Angel Witch 2. Atlantis 3. White Witch 4. Confused 5. Sorceress 6. Gorgon 7. Sweet Danger 8. Free Man 9. Angel Of Death Devils Tower Devils Tower [Demo Version] White Witch [Demo Version] Baphomet [Demo Version] Sorceress [Demo Version] White Witch.
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Return Policy All sales are final. Angel Witch received generally very positive reviews. The only exception was the very first review of the album by journalist Paul Suter for the influential British music paper Sounds in Suter defined the album "appalling" and "weedy", marred by a "destructively dreadful" production and by weak vocals.
In , the album was re-issued by Roadrunner Records and contained three bonus tracks. The three tracks were originally featured on the EP Loser.
In , the album was re-issued by Castle Records and contained six bonus tracks, in addition to the 3 previous bonus tracks, the album also included the following three tracks. On 2 August , the album was re-issued by Castle Records again labeled the 25th Anniversary Expanded Edition , with slightly different album cover. It also featured a remastered sound and an expanded booklet, as well as even more bonus tracks.
This Uriah Heep-inspired number is significantly reinforced by the doomish feeling that Black Sabbath brought out quite a while ago. Another interesting number built on the blueprint of Uriah Heep is "Angel of Death. On the other hand, the band also left room for some proggy stuff like "Sorcerers" and "Gorgon," and also for the Queen meets Judas Priest number more accurately, "Stone Cold Crazy" meets "Call for the Priest" "Sweet Danger.
Think what would happen if Uriah Heep tried a speed metal number, for sure, it would result in a number of this sort. Angel Witch is shown at its creative peak in this album, as its formula in the next releases was not even similar to that used to make up their magnum opus. However, the impact that this album had, and the fact that it is widely quoted as a landmark album in the NWOBHM, were important factors that kept the band alive, mainly, since the following releases tend to be far from the potential herein shown.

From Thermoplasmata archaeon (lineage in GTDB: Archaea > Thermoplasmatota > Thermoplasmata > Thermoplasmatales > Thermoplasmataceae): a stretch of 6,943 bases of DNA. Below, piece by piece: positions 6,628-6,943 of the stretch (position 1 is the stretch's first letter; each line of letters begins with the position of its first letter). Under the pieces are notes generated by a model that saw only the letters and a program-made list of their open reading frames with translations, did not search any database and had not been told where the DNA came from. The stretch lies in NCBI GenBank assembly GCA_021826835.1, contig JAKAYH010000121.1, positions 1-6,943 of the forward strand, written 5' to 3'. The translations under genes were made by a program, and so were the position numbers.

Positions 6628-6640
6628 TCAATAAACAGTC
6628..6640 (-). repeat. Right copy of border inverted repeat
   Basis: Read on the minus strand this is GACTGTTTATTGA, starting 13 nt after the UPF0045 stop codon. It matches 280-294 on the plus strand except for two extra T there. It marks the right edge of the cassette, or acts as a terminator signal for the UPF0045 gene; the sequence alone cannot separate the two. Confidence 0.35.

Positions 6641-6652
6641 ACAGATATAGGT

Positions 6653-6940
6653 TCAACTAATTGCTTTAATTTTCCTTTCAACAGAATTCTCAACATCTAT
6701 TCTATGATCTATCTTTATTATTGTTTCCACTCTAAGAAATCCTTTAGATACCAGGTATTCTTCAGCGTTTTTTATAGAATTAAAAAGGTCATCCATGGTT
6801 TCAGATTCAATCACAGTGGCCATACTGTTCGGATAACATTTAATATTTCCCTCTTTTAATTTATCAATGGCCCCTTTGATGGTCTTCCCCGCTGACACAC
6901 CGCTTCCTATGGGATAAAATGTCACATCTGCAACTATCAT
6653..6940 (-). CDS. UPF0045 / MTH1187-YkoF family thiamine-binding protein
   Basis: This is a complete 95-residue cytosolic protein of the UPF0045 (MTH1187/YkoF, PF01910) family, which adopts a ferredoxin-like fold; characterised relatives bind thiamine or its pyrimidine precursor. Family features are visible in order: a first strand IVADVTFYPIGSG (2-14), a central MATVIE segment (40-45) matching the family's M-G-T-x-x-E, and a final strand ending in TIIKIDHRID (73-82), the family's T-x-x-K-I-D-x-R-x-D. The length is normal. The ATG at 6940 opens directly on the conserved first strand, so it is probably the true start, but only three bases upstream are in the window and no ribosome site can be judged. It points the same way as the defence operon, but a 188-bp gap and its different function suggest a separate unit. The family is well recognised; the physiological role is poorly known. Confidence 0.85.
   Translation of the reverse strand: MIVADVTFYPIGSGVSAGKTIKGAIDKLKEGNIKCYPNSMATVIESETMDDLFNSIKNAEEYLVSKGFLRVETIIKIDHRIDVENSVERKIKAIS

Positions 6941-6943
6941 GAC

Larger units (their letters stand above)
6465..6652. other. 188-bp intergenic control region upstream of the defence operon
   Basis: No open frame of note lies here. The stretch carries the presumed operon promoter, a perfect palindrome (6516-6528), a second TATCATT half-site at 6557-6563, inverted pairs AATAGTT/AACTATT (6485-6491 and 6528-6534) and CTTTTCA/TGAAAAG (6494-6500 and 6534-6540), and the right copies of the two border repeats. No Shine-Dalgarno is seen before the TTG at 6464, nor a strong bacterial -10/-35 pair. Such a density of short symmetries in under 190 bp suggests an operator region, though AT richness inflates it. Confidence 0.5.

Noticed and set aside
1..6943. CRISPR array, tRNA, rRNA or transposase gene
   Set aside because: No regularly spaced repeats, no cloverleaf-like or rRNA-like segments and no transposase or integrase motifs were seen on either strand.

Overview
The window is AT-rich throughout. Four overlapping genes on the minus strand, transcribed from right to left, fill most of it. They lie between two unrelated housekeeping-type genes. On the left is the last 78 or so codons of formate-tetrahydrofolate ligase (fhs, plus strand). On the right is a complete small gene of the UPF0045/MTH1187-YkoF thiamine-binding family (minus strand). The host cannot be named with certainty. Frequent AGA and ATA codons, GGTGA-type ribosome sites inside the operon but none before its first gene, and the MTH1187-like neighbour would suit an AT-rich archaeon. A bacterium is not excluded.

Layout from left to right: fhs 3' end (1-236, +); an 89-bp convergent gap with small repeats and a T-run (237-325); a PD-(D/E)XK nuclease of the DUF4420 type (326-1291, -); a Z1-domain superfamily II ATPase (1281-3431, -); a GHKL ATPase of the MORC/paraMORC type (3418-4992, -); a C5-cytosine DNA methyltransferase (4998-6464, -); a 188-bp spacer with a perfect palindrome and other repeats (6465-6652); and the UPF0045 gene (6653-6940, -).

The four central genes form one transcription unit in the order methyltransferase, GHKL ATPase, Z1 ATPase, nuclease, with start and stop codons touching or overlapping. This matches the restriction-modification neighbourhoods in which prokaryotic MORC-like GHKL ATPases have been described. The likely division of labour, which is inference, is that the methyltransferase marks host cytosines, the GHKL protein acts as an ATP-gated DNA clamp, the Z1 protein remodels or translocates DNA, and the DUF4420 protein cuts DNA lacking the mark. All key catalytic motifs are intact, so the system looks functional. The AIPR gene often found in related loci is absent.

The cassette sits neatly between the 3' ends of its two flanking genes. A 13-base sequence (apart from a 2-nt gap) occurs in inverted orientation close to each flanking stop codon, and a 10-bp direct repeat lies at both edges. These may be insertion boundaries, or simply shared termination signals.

Thus far, several versions of this album have been released, among others, the CD with a different cover and anniversary editions with a lot of bonus tracks including a live version of "Angel Witch" that has different lyrics.
No matter which one you pick, you can only win. You can only call yourself a metalhead if you have listened to this release. I'm gonna start this review by talking about heavy metal, in general, as I feel that it's quite appropriate for what I'm about to say.
The genre is known to be dark, heavy and to have lyrics dealing with the occult and the world's demise. Some people might just stumble upon this album and say to themselves, "Oh, just another cliche earlys heavy metal album that has the typical stereotypes".
I can't really find an album before this that does it in this way. Sure, bands like Black Widow and Sabbath sang about the occult, at times, but they never put it together with the musical qualities that are considered typical heavy metal, today. Might I also mention that this album is heavier and darker than anything I've heard that came out before this.
Songs like "White Witch" and "Atlantis" have a dark and heavy sound that was unmatched, at the time, with their occult, world's end- themed lyrics and down-tuned, heavy guitar riffs. However, tracks like this also contain quite a bit of melody. For this reason, I must mention the track, "Angel of Death". The song pays no mind to how well structured the melody is, or the catchiness of itself, but rather on the heaviness and darkness of itself.
The main riff of the song sounds like something that a band such as Pantera would use, even on The Great Southern Trendkill. Lyric-wise, the song is about Hell's angel of death taking the souls of those who were not good enough to make it into Heaven. I am not implying that the melodic songs are not as good, but rather that this song has a significant importance in the genre of heavy metal.